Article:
An Israeli couple hit a wall at the city hall in Brussels, Belgium, when attempting to register the name of their first-born daughter, Alma Jerusalem. Hagar and Alinadav Hyman have been living in Brussels for the last three years, but wanted to honor their beloved hometown with their child's name.
“We are both Jerusalemites, we grew up in Jerusalem, we met in Jerusalem and we very much miss the city, so we decided to call our first child 'Jerusalem,'” the Hymans told JSSNews.
However, "Jerusalem" is not on Belgium's list of approved baby names. The clerk at Brussels city hall suggested 'Bethlehem' as an alternative, as it does appear on the list of allowed names, but the couple demurred.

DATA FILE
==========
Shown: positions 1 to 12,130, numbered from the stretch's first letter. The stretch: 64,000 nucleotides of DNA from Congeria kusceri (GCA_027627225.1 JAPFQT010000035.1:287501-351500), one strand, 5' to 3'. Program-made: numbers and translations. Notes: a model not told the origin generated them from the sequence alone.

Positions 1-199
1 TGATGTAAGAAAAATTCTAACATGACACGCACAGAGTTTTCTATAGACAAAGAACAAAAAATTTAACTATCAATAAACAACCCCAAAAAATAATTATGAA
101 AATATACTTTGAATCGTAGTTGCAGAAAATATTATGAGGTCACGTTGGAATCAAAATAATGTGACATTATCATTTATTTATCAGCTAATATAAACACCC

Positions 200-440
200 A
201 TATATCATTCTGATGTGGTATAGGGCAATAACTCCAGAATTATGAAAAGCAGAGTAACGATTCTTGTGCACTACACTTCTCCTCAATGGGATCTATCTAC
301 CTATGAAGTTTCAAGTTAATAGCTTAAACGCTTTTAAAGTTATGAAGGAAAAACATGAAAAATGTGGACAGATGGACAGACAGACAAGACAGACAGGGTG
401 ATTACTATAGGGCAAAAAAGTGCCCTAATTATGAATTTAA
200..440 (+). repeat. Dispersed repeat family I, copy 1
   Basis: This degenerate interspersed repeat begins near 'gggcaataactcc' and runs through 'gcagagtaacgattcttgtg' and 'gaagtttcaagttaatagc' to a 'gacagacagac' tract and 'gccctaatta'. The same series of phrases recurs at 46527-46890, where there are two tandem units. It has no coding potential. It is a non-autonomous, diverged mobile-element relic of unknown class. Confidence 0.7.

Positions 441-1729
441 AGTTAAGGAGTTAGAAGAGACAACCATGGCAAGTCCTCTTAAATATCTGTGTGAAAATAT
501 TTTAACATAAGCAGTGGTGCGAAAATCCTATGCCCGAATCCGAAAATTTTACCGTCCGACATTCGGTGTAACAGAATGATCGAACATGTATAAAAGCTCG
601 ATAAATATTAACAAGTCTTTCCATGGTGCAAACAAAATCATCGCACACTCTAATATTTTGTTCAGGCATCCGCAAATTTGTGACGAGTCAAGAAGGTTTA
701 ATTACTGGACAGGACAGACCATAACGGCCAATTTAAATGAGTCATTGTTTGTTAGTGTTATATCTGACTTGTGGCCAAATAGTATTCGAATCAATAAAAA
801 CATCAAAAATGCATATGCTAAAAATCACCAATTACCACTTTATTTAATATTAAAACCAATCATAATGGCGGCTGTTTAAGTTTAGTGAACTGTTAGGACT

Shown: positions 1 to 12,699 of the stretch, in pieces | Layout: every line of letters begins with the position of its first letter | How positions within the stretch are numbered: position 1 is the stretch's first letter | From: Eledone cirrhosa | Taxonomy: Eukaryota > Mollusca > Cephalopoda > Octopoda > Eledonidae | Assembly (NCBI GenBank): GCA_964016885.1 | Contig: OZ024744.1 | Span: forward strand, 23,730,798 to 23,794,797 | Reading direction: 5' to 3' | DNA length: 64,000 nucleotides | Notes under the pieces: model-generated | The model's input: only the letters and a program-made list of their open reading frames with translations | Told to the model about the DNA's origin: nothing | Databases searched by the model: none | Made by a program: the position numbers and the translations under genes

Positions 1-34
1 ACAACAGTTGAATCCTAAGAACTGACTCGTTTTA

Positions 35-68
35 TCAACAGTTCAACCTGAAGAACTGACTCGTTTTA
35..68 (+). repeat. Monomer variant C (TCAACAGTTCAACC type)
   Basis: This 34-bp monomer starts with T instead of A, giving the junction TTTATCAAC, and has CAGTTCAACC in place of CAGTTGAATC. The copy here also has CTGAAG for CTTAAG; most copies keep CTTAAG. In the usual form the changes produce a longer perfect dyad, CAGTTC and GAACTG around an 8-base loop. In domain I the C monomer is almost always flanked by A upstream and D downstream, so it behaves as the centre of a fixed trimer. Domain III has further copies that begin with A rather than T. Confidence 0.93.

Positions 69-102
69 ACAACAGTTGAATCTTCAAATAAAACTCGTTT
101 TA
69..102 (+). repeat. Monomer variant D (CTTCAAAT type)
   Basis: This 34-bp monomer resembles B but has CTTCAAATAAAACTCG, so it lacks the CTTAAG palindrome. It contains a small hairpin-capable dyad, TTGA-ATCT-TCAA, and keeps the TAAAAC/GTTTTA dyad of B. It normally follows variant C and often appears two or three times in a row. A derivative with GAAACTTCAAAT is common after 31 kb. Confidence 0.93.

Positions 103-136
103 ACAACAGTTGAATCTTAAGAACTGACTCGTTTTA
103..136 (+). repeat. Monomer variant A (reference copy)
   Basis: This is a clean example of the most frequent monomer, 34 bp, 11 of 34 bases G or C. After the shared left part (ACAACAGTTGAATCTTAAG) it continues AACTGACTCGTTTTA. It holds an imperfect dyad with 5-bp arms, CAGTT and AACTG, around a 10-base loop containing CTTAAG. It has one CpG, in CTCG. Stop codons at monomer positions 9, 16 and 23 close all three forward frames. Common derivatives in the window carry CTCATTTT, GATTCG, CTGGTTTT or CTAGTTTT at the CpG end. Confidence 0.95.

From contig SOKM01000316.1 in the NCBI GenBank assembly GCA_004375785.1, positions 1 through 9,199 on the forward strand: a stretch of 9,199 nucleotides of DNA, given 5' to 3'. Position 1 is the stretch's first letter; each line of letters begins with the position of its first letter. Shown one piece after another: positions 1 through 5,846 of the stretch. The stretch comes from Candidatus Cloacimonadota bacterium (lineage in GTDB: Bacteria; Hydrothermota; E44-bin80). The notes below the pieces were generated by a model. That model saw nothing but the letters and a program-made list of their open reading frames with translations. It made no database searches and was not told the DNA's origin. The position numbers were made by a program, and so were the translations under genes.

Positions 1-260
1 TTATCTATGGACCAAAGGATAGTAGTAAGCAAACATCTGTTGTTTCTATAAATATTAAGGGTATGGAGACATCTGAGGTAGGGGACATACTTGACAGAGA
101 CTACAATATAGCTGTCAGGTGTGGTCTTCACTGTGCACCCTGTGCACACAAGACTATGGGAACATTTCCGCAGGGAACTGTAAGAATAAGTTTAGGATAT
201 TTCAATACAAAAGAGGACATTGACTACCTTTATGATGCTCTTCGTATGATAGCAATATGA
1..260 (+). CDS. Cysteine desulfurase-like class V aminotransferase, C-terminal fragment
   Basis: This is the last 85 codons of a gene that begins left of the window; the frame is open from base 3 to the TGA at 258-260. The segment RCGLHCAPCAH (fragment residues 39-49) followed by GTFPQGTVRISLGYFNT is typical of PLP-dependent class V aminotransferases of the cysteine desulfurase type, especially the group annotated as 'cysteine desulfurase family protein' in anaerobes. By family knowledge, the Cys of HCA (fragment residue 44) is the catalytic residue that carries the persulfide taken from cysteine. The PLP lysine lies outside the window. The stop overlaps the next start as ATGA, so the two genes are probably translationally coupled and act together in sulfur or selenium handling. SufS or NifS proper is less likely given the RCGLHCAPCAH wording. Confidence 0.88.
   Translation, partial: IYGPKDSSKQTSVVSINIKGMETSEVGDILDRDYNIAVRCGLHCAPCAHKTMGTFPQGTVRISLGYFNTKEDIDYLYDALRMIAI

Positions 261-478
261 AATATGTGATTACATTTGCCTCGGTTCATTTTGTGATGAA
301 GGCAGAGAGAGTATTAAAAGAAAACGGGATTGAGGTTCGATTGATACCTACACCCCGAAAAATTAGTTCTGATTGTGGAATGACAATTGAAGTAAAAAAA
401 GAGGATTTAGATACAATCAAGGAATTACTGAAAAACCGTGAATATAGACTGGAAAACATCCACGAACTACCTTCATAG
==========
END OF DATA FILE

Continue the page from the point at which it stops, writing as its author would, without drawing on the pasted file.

Officials told the new parents that they would issue a Belgian birth certificate for Alma Jerusalem if they obtained an official name from the Israeli embassy confirming that 'Jerusalem' is a valid name.
Hagar Hyman pointed out that the Finnish man in line next to him gave his child a moniker that was 25 letters long in his local tongue.
The Hymans aren't the only parents to face trouble from the authorities when choosing a name. Messiah DeShawn Martin's name was changed to Martin DeShawn McCullough by a Tennessee magistrate last week. She claimed, "The word messiah is a title, and it's a title has only been earned by one person, and that one person is Jesus Christ."
Incidentally, Alma Jerusalem is also a 3.5 star rated restaurant in Jerusalem which is renowned for its meat dishes, according to Trip Advisor.